Copyright does not only apply to Art with a capital “A”. Products of applied art are also often seen as a creation. If this is the case, then a work is protected by copyright and slavishly copying it is not really sensible. »copyright
A professional illustrator is commissioned by a Dutch broadcasting company to make a silhouette drawing of a Santa-Claus figure seated on horseback. A few years later, this image (be it mirrored or not) finds its way onto gift-wrapping paper (beside other drawings). The wrapping paper can be purchased online. The vendor also claims having the copyrights on this design. Because the image was used without permission and because of the unjust copyright claim, this forms an infringement of the copyright and personality rights of the original creator. The damage is estimated at € 5.000, -. So far it’s a simple / clear case. »copyright
Copyright does not only apply to art with the capital A. Also daily used articles are covered by its protection. However, the product (a work) must be an original creation. In short, creative choices have to be made. If another company launches a very similar product, this can be a copyright infringement. »copyright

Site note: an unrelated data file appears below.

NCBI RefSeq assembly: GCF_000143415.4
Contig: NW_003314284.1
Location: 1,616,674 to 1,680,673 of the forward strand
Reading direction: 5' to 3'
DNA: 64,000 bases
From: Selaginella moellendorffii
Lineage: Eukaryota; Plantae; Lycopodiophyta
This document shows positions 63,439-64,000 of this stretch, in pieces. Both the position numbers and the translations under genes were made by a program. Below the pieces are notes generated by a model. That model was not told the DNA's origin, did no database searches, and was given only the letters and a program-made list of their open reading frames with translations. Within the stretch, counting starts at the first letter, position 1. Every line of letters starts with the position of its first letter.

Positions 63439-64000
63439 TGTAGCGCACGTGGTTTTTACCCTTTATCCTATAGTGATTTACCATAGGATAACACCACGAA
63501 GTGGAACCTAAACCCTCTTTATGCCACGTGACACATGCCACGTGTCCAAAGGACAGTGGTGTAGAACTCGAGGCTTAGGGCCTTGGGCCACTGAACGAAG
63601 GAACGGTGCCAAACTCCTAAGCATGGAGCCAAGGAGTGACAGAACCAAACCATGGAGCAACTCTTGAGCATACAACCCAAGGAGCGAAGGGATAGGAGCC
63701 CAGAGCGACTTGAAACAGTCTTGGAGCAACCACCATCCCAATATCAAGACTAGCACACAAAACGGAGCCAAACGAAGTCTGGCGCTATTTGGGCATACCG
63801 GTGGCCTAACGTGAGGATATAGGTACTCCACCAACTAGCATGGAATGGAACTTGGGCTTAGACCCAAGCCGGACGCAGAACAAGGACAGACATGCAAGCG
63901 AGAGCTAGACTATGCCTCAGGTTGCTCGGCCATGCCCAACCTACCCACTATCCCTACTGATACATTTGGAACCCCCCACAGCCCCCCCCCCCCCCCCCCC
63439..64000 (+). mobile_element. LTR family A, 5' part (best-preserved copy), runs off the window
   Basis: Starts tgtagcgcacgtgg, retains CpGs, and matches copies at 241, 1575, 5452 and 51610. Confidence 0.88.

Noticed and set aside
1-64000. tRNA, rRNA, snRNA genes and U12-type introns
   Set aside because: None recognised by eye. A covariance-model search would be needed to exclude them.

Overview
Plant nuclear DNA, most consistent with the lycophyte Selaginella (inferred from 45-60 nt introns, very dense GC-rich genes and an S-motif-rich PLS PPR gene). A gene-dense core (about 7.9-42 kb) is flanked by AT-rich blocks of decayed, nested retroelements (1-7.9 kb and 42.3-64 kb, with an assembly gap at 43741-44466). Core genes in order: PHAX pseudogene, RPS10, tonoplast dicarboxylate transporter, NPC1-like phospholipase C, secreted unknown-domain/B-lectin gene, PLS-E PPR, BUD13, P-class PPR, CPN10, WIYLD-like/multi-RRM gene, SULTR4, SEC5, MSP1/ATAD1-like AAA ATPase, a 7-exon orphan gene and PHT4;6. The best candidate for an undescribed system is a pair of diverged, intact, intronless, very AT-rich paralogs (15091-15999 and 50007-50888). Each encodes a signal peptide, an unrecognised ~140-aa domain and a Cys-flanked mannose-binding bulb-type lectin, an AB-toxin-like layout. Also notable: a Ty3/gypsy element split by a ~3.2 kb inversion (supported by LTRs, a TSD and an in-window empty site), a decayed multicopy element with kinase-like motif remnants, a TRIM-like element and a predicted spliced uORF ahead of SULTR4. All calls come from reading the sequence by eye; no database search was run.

In 1974 Erno Rubik develops a 3D puzzle, a cube with 6 coloured surfaces. The mechanism is protected by a Hungarian patent. Each infringement of the invention can be prevented in this way, regardless of the print on its surfaces. Only after some years the cube becomes a success. Soon all kinds of varieties appear on the market, like the Sudoku Cube and the Kamasutra Cube. Rubik wants to act against these free riders, but how? The patent is already expired. »copyright
It is common knowledge that fame and fortune has its price. So, what about the privacy protection of ordinary people? As a rule, pictures of persons (with the exception of ordered portraits) can be used freely to a certain extent. The Supreme Court in the Netherlands has previously ruled that also ordinary people are entitled to protection, if they are being depicted for commercial purposes, as can be concluded from its decision in the IT’s Disco dancer case. The audience might think that the person in question authorized the use of the picture and/or supports the campaign. This protection is often in conflict with the corporate freedom of speech. The question which of the two prevails is being considered in the Schiphol Picture case. »copyright
MENTOS has been selling chewing gum under the name MENTOS PURE FRESH for several years. In order to protect her rights MENTOS has registered the following trademarks: the logo MENTOS PURE FRESH, the logo MENTOS PURE FRESH 3 and a figurative depiction of the word PURE.
Defendant sells chewing gum under the trademark DENTYNE PURE and has registered its logo as a trademark.
Infringement or not?